Fix causes, not the symptoms of problems
While spending some down time recently watching some TED talks I stumbled across one about how to dry your hands in toilets such that you only need one paper towel. What jumped out at me about this amazingly simple technique, of flicking your hands and the water off 12 times before drying, was how an entire industry had been created to help the green agenda, but that it was actually solving a symptom not the cause.
In the UK and I’m sure in many parts of the world, office, shop and restaurant toilets are installing high powered air blowers to dry your hands.The idea behind these devices is that they use less electricity than the traditional hot air blowers and less than paper towels.
Fixing the symptom
By fixing the symptom of too much energy being used to dry people’s hands, you are overlooking the cause that the hands are wet in the first place. This may sound odd, as clearly the hands are wet as you’ve just washed them, but as the TED talk discusses, there is a simple way that with zero technology people can improve the root cause of the problem.
What is the harm then? Certainly not the profit margins of the hand dryer manufacturers I’m sure. Let’s consider the bigger picture though. These new devices had to be designed and manufactured, to be often replacing working old style hot air blowers because the owners wanted to save on running costs or be seen to do the right green thing. While they use less energy, if you take in the total environmental cost of ownership, was it better to make these, or would a simple education campaign of posters and stickers in toilets suggesting people flick their hands 12 times?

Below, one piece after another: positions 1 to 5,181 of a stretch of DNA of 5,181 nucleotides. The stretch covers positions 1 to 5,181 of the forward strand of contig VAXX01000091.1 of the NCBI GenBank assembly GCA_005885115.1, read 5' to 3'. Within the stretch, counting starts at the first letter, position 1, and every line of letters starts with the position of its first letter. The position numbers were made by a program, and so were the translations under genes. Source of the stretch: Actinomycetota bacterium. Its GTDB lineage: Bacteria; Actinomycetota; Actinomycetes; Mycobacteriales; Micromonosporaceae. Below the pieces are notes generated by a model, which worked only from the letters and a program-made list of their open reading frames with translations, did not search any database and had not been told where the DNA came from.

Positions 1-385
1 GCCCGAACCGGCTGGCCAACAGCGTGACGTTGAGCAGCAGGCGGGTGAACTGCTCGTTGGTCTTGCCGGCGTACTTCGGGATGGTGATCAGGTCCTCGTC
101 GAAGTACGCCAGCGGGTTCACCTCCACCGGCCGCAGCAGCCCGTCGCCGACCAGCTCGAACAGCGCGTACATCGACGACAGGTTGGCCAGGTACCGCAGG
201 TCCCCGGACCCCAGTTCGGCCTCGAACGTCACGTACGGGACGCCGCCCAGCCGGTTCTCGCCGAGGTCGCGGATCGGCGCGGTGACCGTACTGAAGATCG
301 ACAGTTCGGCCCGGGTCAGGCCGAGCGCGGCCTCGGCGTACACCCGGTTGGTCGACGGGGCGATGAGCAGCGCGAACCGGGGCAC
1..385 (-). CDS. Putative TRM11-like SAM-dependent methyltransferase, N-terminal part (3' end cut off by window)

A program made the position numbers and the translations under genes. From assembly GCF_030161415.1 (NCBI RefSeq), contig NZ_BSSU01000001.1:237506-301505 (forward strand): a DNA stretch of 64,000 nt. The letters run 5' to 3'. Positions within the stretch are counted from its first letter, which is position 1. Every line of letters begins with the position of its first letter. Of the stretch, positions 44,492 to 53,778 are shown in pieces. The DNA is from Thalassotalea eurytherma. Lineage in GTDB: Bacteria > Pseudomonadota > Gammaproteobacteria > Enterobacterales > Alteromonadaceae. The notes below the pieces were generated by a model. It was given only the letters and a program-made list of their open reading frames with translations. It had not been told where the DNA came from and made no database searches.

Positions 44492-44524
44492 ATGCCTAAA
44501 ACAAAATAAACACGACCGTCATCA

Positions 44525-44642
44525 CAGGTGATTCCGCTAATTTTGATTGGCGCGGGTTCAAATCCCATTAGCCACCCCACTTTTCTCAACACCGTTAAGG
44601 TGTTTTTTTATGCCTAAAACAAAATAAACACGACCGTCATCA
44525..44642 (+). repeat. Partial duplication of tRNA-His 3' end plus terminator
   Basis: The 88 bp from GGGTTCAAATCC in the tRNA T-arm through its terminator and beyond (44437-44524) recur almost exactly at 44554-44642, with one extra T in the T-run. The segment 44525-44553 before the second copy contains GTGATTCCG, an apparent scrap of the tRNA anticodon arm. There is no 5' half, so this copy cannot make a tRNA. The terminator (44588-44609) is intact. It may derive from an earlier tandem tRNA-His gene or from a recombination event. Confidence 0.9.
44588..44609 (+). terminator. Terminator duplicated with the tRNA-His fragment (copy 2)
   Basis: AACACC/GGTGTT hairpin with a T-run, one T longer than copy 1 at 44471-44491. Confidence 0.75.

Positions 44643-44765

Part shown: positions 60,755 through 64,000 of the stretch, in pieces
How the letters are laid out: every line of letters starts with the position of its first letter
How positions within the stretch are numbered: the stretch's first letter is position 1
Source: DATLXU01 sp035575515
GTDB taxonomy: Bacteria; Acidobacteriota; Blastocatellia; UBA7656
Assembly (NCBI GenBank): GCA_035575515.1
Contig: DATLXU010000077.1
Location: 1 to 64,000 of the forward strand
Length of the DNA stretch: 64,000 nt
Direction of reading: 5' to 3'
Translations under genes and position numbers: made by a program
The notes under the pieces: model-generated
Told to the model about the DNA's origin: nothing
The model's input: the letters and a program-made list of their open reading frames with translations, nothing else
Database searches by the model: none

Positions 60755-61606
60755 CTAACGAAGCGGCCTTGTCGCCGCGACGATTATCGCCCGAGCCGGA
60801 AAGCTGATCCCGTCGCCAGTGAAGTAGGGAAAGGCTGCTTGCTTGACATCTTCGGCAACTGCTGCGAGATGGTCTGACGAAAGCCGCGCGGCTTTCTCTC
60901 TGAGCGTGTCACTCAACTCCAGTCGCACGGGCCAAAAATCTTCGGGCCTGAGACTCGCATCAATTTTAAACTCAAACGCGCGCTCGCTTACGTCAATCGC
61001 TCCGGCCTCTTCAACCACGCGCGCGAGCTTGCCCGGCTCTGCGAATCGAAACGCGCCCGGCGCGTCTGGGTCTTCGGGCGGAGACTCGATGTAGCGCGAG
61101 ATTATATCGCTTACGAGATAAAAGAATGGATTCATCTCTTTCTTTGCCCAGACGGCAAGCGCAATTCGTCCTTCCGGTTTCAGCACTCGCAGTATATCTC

Fixing the cause
We should always remember that it can be the symptoms that seem the most obvious and that you need to dig deeper to understand the cause. Once you find the cause, you then might need a creative solution to fix it, like making your hands dryer before you try to dry them properly.
In the past, while working in an organisation that had a high quality culture, we would analyse all software defects that reached system test (pre-agile) or the customer. To dig in to the issue and why it escaped, we used the simple Five Whys questioning technique. We found this invaluable to get past the symptoms of the issue and find the cause. Sometimes this highlighted plain old human error, other times we discovered real insights in to problems.
Think 12 flicks!
Since watching the talk, whenever I use two paper hand towels in the bathroom, I think to myself, “why was this?” and every time it’s because I didn’t flick 12 times. In the same way now when you see a defect or issue that needs to be addresses, think of flicking 12 times, and think beyond the obvious that is staring you in the face. What is the underlying cause; fixing the symptom might be a quick fix but all you are doing is storing up issues for the future.
What are your experiences of symptoms being fixes not the cause? Please post a comment and share.